Being a summer associate just isn’t what it used to be. Sure, there are still fun parties and social events to attend, but in the back of everyone’s mind is the creeping worry that out of all the classes of 100 percent offer rates, they might be the one to get left behind. They’re very, very worried about making the cut, especially considering the fact that others have been forced to apply for deli clerk jobs. They realize even more that they hold their own futures in their hands, and this year, they were literally begging for more work and more hours.
These were the conclusions drawn from the American Lawyer’s 2013 Summer Associate Survey. Am Law polled 3,817 law students at 134 firms about their summer experiences and used the results to rank 112 summer programs. This year’s crop of would-be lawyers were even more worried than last year’s, which speaks volumes about the unease coursing through Biglaw during a time when layoffs and buyouts — on the staff, associate, and partner level — were running rampant.
But even so, the overall rankings were positive (though perhaps the summers rated their firms so highly out of fear for getting no-offered, we’re not sure). If you’re a law student trying to figure out where to spend your summer, you’re probably asking: which law firms came out with the highest scores?
Here are the top ten summer programs, as ranked by American Lawyer (click to enlarge):
Our congratulations go out to Cozen O’Connor for clinching this year’s top spot, again, but this time around, the firm has to share the limelight with Foley Hoag, a firm that rose up from a second-place finish last year. (Foley Hoag does legal work for Breaking Media, parent company of Above the Law.)
Both Cozen and Foley received perfect scores from their summer associates, which makes you wonder what they’re putting in the Kool-Aid over there. In fact, all of the firms in the top 10 deserve to be praised for their near-perfect scores (and perfect or near-perfect associate response rates), especially the ones that soared in this year’s rankings, like Nutter McClellen (a firm that wasn’t even ranked last year), O’Melveny, and Gibson Dunn. You can see how all 112 summer programs ranked over at the American Lawyer.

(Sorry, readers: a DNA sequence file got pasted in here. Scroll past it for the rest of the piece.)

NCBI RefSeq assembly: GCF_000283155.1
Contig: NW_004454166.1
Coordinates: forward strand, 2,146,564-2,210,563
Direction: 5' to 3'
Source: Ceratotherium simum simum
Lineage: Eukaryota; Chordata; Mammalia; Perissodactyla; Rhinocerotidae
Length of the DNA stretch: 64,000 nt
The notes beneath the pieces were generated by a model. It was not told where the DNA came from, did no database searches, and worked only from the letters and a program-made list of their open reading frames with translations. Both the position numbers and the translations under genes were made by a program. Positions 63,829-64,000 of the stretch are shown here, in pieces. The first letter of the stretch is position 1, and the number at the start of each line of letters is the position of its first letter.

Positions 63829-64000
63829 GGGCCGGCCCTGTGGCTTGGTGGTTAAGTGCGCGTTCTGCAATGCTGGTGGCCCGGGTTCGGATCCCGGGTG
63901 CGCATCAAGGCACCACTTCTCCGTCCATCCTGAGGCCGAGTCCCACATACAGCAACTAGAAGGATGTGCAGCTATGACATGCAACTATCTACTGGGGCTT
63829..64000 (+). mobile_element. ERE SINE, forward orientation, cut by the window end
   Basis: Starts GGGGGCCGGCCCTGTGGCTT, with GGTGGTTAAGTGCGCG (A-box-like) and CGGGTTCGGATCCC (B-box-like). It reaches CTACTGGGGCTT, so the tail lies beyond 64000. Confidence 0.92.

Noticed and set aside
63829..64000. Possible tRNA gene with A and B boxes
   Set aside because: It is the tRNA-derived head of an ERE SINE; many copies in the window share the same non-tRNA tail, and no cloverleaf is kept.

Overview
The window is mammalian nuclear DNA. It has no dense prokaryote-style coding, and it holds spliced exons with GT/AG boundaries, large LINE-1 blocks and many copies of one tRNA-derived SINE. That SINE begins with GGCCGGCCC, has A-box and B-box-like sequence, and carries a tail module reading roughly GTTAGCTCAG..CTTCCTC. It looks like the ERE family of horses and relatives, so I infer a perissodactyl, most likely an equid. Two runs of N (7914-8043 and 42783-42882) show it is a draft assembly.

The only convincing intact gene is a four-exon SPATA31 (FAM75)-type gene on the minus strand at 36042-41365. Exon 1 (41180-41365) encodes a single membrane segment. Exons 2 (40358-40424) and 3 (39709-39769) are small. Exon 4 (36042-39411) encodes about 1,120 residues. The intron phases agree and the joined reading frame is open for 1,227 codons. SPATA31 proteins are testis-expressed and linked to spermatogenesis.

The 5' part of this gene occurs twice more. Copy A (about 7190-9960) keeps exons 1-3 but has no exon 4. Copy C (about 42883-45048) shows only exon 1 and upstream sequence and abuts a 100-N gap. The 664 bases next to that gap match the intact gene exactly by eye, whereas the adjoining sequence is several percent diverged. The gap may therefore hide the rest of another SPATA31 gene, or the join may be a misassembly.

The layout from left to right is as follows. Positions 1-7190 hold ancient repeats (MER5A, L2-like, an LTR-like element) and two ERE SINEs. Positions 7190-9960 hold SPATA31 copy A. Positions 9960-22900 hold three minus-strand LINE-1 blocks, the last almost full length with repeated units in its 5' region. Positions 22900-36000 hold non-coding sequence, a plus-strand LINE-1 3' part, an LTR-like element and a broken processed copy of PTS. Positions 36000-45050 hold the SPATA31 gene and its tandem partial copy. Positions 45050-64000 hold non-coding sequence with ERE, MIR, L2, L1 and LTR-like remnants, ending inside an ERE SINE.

Keep in mind, though, that despite the fact that these programs were so highly rated, the summer associates working at the firms in question were fraught with worry. Like last year, they complained that social events were cutting into their billable hours and their experience of the bone-crushing Biglaw grind. They wanted to be worked to death, lest they not be able to work at all. Here’s more from Am Law:
Summer associates reported being slightly more worried than last year about the number of jobs available, and they also sensed more anxiety among their classmates. And with fewer openings in law firm summer associate programs, those who landed the coveted positions came ready to work, knowing that if they didn’t make the grade, plenty of other law students would be ready to replace them.
Of course they were worried about the number of jobs: the Weil Gotshal winnowing took place during their summer associateships. We should note, though, that Weil’s own summer associates were said to have “cheekily” mentioned the layoffs as one of the most memorable parts of the summer. While we think that makes them sound sick, we’ll go ahead and chalk it up to a case of Biglaw Stockholm syndrome.
(N.B. As to the summer hours worked in 2013, a “vocal minority” reported that their workloads were too extreme. “I was given some amazing work, but I also didn’t expect the hours to be as long,” said one SA at Dykema, whose Biglaw career is probably not long for this world. Protip: Try to find another job.)
At the end of the day, given the high number of 100 percent offer rates, it seems like these summer associates were worried without reason. Unlike in 2012, where at least one firm’s offer rate was below 70 percent, we didn’t hear of very many horror stories this summer. If you’ve got an offer of employment, hold it close and cherish it, because just 58.3 percent of the class of 2012 were working full-time as lawyers.
And hey, look at it this way: at least you won’t be slicing bologna!
Earlier: Ranking 2012′s Summer Associate Programs: Spare Us the Wining and Dining, We’re Too Terrified to Have Fun
Nationwide Layoff Watch: Major Cuts Come To Weil Gotshal
Nationwide Layoff and No-Offer Watch: Winston & Strawn
Guess What Entry-Level Job This Unemployed Lawyer Is Seeking